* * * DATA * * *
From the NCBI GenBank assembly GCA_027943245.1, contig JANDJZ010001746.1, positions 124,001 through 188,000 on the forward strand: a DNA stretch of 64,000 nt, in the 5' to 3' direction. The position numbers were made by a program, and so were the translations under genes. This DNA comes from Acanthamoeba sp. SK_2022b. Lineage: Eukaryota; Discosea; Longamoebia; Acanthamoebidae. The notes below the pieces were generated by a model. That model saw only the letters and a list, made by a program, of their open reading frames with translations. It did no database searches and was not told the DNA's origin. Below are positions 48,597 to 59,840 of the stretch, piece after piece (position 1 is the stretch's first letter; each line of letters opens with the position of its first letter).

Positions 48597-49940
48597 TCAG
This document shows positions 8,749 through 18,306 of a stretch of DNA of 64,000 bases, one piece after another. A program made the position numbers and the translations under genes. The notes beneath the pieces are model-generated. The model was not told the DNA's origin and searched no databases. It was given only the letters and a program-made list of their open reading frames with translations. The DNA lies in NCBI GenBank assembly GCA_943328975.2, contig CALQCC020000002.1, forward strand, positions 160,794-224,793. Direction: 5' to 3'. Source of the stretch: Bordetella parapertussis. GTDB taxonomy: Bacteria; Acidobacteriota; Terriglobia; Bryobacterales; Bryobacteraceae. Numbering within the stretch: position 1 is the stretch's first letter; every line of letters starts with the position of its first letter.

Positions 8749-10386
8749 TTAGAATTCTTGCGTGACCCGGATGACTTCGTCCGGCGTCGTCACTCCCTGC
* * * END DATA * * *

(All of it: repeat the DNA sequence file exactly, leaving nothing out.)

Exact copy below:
From the NCBI GenBank assembly GCA_027943245.1, contig JANDJZ010001746.1, positions 124,001 through 188,000 on the forward strand: a DNA stretch of 64,000 nt, in the 5' to 3' direction. The position numbers were made by a program, and so were the translations under genes. This DNA comes from Acanthamoeba sp. SK_2022b. Lineage: Eukaryota; Discosea; Longamoebia; Acanthamoebidae. The notes below the pieces were generated by a model. That model saw only the letters and a list, made by a program, of their open reading frames with translations. It did no database searches and was not told the DNA's origin. Below are positions 48,597 to 59,840 of the stretch, piece after piece (position 1 is the stretch's first letter; each line of letters opens with the position of its first letter).

Positions 48597-49940
48597 TCAG
This document shows positions 8,749 through 18,306 of a stretch of DNA of 64,000 bases, one piece after another. A program made the position numbers and the translations under genes. The notes beneath the pieces are model-generated. The model was not told the DNA's origin and searched no databases. It was given only the letters and a program-made list of their open reading frames with translations. The DNA lies in NCBI GenBank assembly GCA_943328975.2, contig CALQCC020000002.1, forward strand, positions 160,794-224,793. Direction: 5' to 3'. Source of the stretch: Bordetella parapertussis. GTDB taxonomy: Bacteria; Acidobacteriota; Terriglobia; Bryobacterales; Bryobacteraceae. Numbering within the stretch: position 1 is the stretch's first letter; every line of letters starts with the position of its first letter.

Positions 8749-10386
8749 TTAGAATTCTTGCGTGACCCGGATGACTTCGTCCGGCGTCGTCACTCCCTGC